Storing and dispensing medicines
Taking multiple medications can be confusing, so having an appropriate management system in place is important. Correctly storing medication and using the right pill dispenser can help you take your medication as prescribed, and reduce any stress and anxiety about when to take it.
It’s a good idea to discuss your prescriptions with any family members or friends who are involved in your care. Make sure they know about the dosages, how often pills need to be taken and at which times. If anything is unclear, you or your family members should speak to a GP.
Ensure all medications are clearly labelled and, ideally, stored in the same place in the home. However, always be sure to check the storage instructions on the medicine, as some may need to be refrigerated.
It’s also important to keep a list of medications and dosages handy in case of an urgent situation, so that you can inform emergency services if they need to provide support.
Pill dispensers and dosette boxes
If you’re taking regular medication, a pill box (which could simply be a re-used ice cream container) can be invaluable because it offers a simple way to keep track of what needs to be taken and when. This can be particularly helpful if you’re taking a number of different medicines at different times of day.
These pill organisers are normally laid out by the week, although some offer monthly management, which can be useful when travelling as they are usually relatively compact.
There are also more advanced pill dispensers available that sound an alert when you’re due to take a tablet, and will send a message to a family member or carer if you miss a dose. These can help you to avoid missing a pill or taking repeated doses useful if you have poor memory.
Read more about electronic pill dispensers and other gadgets in our guide to memory aids.
These tend to be larger and can be used to organise pills into daily compartments for the whole month. If you need help filling the box, ask the pharmacy if they can provide their prescription in unit dosages or in a pre-packed dosette box. Otherwise you’ll need to organise for the box or dispenser to be refilled regularly.
Other types of pill organiser
There are also other types of dispenser available to suit different needs. Some are designed for easy handling, while others feature larger lettering or braille. It’s also possible to find pill dispensers with built-in alarms to provide timely reminders.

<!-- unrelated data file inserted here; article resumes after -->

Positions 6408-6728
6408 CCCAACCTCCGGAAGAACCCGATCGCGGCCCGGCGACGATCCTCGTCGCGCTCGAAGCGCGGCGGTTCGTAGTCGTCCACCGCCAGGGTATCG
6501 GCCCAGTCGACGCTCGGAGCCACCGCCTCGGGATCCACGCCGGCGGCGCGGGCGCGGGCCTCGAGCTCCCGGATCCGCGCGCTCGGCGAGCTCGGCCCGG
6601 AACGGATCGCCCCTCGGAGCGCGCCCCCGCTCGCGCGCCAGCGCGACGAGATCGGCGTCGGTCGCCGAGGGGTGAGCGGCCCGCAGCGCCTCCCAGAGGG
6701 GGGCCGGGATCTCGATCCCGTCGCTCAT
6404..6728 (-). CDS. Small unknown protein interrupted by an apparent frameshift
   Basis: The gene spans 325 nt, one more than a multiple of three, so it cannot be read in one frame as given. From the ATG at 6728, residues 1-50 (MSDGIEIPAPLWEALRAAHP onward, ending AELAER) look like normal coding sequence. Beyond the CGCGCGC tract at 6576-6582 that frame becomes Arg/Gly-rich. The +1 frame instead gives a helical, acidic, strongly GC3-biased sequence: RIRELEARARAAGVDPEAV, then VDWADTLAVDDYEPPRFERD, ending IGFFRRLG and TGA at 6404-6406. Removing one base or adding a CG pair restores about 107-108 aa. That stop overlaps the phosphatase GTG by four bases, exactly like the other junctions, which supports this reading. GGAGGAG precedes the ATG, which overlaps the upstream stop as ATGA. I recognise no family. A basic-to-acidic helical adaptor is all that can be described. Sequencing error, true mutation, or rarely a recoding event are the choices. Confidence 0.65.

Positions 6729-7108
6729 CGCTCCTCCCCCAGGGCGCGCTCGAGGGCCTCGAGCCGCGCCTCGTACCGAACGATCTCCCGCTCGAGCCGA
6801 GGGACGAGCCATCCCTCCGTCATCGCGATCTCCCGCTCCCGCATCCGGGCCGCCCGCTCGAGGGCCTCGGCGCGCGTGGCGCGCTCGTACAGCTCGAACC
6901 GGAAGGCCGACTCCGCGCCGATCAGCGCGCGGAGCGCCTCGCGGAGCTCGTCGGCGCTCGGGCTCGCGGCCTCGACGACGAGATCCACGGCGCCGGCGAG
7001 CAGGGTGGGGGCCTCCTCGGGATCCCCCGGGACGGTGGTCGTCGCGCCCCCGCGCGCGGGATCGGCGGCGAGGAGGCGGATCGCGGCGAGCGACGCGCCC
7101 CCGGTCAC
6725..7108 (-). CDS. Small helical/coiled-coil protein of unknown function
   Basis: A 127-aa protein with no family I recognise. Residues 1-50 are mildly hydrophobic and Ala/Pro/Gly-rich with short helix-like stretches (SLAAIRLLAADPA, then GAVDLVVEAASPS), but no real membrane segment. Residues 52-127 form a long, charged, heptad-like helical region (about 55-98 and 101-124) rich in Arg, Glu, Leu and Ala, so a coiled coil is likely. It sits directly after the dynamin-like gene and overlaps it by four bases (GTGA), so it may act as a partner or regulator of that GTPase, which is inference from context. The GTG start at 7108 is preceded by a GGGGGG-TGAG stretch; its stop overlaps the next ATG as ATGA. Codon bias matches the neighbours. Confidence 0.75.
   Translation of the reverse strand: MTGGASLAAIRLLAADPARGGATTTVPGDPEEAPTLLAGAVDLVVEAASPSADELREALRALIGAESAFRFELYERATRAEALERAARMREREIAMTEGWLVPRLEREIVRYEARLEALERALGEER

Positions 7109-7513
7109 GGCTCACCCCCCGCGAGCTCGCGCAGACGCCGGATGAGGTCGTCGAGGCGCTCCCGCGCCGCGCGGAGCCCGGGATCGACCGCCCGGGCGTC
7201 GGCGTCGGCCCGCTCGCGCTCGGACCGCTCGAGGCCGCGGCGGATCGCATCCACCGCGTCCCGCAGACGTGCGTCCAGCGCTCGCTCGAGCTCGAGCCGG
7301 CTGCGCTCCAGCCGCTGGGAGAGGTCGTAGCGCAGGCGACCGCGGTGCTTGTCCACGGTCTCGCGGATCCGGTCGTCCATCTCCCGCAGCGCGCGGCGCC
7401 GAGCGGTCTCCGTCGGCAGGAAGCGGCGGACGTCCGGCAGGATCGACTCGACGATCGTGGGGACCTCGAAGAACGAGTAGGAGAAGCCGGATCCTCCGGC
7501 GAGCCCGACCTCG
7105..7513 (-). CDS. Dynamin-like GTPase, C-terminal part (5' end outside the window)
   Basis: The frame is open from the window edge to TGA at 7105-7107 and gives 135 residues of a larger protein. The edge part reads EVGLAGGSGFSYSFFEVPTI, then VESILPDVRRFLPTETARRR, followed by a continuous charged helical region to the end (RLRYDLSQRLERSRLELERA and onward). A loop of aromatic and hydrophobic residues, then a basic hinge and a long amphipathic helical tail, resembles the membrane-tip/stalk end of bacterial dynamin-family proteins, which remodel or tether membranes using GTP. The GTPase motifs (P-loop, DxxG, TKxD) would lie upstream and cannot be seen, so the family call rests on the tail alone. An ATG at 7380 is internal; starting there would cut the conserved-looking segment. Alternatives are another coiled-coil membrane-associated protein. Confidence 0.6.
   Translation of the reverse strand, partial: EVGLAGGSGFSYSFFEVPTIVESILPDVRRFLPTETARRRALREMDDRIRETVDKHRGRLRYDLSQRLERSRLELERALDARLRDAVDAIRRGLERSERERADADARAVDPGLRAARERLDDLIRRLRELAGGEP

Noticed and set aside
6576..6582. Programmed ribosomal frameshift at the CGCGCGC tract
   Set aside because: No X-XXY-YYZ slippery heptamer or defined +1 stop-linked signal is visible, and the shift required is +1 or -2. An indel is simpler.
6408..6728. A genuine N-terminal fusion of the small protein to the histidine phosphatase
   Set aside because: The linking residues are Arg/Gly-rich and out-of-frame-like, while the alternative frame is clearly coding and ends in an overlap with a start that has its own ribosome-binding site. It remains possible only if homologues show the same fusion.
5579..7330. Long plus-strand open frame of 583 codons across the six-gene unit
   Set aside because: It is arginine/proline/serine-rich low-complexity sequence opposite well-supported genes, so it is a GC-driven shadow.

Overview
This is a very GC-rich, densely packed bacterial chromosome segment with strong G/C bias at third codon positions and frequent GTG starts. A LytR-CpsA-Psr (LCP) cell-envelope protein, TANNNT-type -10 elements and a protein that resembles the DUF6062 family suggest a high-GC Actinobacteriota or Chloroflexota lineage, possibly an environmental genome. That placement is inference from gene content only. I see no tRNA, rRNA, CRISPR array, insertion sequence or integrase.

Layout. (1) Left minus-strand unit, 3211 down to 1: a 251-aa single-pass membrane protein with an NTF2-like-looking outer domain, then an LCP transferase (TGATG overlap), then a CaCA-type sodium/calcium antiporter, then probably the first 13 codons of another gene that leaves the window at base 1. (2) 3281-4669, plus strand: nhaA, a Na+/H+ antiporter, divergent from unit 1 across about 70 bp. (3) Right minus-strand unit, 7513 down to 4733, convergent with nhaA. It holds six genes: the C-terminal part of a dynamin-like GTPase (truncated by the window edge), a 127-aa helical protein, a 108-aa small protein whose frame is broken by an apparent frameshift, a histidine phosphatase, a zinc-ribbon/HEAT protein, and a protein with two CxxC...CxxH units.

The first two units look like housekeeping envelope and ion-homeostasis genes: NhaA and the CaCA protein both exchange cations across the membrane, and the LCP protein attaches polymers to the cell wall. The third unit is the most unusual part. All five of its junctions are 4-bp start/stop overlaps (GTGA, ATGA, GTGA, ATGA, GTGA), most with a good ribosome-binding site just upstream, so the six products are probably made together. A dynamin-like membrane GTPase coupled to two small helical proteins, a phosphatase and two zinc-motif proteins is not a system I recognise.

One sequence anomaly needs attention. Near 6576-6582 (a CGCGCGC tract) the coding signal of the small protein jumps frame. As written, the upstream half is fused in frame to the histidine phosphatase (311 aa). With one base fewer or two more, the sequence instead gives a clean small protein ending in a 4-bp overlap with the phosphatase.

Timers and apps
If you have difficulty remembering when to take your pills, apps and timers can help. If you’re comfortable using a tablet or smartphone, you could download and set up one of the many free apps that send reminders. For example, search online for ‘pill reminder’. If you don’t feel confident doing this on your own, ask a relative, carer or friend if they can help you.
If a tablet or smartphone isn’t ideal, consider setting alarms on a digital clock or wearable smartwatch.
Many older people find it physically difficult to take their medication, but there are some handy gadgets and designs that can help.
A number of gadgets are available to help people who have difficulty opening their medication, either due to painful fingers or lack of strength in their hands.
- ‘Pill poppers’ help to remove a pill from its blister packaging, and there are also a range of pill crushers and splitters that make it easier to prepare medicine.
- For those who have difficulty opening a medicine bottle, a multi-grip bottle opener can also be useful.
Could telehealth help you?
If it's difficult for you to leave the house for GP appointments or trips to the pharmacy, it may be possible to get support via telehealth services. Telehealth uses modern technology to enable medical professionals to remotely monitor your health and manage your treatment, without you needing to leave your home.
Read our guide to find out more about how telehealth works and whether it may be suitable for you or a loved one:
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